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8. A covenant to make conveyances, or to purchase lands

to certain uses, is a sufficient declaration of trust 96

9. So, also, words of request, desire, or recommendation ibid.

10. Of trusts arising by operation of law - 97

11. Of the proof of the resulting trust, where the con-

veyance is taken in the name of one man, and the
purchase money paid by another - 96 n. 97

12. Where land is bought with the purchaser's own money,

whether evidence may be given to show, that the pur-
chase was made on behalf of another person - 100

13. Of the difference in the wording of the 4th and 7th sec-
tions of 29 Car. 2, c. 3; the former requiring the
agreement itself to be in writing; the latter, only that
declarations of trusts should be manifested and proved
in wriung.1 . Add of the difference of construction
founded on this difference in the language 101

14. Of trusts implied for the sake of defeating fraud 102

15. All implied trusts are out of the statute of frauds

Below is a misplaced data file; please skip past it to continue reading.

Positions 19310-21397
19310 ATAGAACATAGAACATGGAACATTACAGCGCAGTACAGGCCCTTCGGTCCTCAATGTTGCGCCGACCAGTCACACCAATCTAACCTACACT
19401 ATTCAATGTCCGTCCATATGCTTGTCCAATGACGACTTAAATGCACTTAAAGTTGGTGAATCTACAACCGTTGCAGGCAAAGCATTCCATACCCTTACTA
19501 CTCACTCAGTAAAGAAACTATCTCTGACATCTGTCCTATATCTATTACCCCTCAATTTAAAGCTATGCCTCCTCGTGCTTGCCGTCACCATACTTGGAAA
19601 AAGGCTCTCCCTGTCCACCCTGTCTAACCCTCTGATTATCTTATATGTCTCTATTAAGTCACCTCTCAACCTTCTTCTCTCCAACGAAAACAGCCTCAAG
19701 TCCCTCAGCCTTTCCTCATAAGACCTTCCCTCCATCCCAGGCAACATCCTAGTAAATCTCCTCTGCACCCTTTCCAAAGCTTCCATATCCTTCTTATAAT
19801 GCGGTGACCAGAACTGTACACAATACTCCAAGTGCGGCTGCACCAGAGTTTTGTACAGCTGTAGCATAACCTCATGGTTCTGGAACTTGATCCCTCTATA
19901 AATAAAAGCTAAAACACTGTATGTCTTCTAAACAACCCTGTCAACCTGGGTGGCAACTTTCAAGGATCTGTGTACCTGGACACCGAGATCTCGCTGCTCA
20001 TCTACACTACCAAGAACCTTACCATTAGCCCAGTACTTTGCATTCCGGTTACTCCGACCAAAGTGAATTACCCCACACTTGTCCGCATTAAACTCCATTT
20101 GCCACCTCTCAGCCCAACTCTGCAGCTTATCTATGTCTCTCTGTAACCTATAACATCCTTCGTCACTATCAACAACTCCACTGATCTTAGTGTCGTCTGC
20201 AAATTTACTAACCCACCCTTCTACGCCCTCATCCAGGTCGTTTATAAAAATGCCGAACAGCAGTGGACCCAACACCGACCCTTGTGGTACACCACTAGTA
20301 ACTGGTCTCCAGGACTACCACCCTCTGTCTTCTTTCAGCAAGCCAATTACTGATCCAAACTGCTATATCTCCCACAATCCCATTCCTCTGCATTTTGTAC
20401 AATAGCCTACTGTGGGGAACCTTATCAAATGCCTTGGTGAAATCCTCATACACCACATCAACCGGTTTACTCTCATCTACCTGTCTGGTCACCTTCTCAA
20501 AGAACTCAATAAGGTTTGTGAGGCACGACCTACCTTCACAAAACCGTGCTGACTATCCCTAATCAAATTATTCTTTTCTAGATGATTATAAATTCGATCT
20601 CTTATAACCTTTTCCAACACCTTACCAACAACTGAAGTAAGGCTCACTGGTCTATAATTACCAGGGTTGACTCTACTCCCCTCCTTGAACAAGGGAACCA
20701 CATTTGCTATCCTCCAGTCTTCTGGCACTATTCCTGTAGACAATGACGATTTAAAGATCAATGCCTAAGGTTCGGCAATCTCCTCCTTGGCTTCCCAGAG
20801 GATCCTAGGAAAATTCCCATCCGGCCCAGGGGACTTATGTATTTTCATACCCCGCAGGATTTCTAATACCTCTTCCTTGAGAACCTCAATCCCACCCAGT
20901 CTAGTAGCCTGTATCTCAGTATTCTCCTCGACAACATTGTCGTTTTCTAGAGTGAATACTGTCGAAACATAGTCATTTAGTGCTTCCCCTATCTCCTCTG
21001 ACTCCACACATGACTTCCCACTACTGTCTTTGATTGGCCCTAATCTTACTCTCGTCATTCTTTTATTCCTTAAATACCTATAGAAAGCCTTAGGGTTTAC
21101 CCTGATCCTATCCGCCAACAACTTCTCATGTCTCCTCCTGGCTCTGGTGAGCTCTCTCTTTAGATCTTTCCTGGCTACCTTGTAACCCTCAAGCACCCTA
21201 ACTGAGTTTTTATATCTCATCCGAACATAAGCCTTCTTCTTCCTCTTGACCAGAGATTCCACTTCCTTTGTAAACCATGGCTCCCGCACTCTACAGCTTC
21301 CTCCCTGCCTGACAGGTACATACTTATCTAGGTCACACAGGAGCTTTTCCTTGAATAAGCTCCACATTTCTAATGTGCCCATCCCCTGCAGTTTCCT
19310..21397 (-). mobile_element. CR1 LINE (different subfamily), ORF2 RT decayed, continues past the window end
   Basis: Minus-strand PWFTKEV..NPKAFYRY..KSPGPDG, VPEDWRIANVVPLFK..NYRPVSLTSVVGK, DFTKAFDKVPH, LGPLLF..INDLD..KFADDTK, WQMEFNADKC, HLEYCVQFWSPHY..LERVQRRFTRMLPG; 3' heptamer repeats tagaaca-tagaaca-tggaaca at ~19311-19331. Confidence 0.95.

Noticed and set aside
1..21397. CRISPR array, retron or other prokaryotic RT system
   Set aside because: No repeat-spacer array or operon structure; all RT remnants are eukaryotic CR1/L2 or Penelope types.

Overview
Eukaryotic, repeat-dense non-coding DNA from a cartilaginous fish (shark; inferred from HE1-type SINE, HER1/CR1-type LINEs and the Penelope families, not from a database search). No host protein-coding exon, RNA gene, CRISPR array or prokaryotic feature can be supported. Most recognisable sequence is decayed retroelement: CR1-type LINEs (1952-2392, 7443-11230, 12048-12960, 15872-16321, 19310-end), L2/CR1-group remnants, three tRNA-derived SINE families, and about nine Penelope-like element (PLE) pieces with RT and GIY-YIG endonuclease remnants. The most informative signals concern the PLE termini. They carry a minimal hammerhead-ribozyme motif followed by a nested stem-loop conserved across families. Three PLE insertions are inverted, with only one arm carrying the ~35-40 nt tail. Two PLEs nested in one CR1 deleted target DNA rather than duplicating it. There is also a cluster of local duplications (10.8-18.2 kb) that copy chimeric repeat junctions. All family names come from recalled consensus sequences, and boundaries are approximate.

137, 128 n.

See further, Will, 21, 22, 31.


1. Of resulting uses ... 92

2. Of the efficacy of instruments, solemnities, and de-
clarations to raise uses ... ibid.

3. Uses are within the statute of frauds - 127

4. Origin and intent of the statute of uses - 268, 269

5. Charitable uses are within the statute of frauds 352, 353'
See Evidence, 20. Will, 23.


See Evidence, 30.


Vendor; Vendee.
See Agreement; Auction; Bargain and Sale s Contract*;
iPart-performance; Performance.





1. Of a wife's equity to have a mortgage of her estate, in
making which she had joined with her husband, paid

out of his assets - - - - 76

2. Parol evidence of her renunciation of this equity is ad-
missible ..... 76


t. Provisions of the statute of frauds respecting wills 287, 288

2. Of the execution of wills ... 289

3. A brief account of the progress of the testamentary

power .... ib. 290—293

4. Progress of the tettamenti /actio in the Roman juris-
prudence .... 290—292 n.

5. Restraints upon the testamentary power, by the cus-
toms of London and York - - 294 n.

6. Of donations mortis cauta - 295, 296, 298 n.

7. What delivery necessary - - 299 n.